Reprinted from the Wall Street Journal’s Political Diary (4-9-10)

April 9, 2010

Leaving Arizona . . . Poorer

Relative to the size of its budget, the red ink in Phoenix is even higher than in Sacramento or Albany. Arizona has one of the largest deficits of any state. Its mortgage foreclosure rate is also one of the highest. No wonder pro-spending groups and labor unions have been consistently pushing for higher taxes. Last year Arizona raised property taxes by more than $200 million.

Governor Jan Brewer, a Republican, is eyeing a sales-tax hike next. Legislators agreed to put a one-point hike before voters in a referendum scheduled for May. They also passed a “contingency” budget — conservatives mockingly call it the “doomsday budget” — that would take effect if the sales tax hike is voted down. Liberal interests want to persuade voters that failing to accept higher taxes will mean draconian cuts in schools, health-care services and road maintenance.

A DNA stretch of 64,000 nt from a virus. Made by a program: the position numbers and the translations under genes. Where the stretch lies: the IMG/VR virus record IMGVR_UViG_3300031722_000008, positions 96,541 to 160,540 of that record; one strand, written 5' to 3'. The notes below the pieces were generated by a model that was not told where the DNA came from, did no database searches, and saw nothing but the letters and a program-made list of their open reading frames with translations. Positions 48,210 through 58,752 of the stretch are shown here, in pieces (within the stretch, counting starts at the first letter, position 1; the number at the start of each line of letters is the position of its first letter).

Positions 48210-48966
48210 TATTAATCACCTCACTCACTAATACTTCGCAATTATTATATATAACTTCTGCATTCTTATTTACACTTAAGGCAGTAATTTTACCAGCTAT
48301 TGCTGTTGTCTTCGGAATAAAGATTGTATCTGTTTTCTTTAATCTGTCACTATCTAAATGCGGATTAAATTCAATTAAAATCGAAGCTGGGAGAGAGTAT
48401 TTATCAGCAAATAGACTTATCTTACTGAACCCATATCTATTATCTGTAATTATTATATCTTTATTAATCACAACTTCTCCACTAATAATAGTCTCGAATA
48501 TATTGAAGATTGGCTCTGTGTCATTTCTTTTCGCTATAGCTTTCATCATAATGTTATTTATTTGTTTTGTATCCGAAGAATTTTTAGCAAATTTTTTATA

But Arizonans appear not in the mood for higher taxes this year. Last week the powerful Arizona Hospital and Healthcare Association backed away from an initiative it was supporting to boost the state income tax on “the rich” to 5.45% from 4.45%. Leading anti-tax groups, including the Arizona Free Enterprise Club, blasted the proposal, complaining that the health care lobby is in favor of every new tax that comes down the pike, including higher taxes on tobacco, snack foods and liquor.

Also speaking out was former Gov. Fife Symington, who says higher taxes would “make Arizona poorer, when we need more jobs and higher incomes to pay the bills.”

Steve Voeller, head of the Free Enterprise Club, says the hospital group finally “backed down because there was no political support in this state for the tax hike.” The anti-tax groups now are turning their attention to defeating the proposed sales tax increase. Tweaking the hospitals, Mr. Voeller says: “The best way to “keep people off Medicaid is by getting them a job.”

— Stephen Moore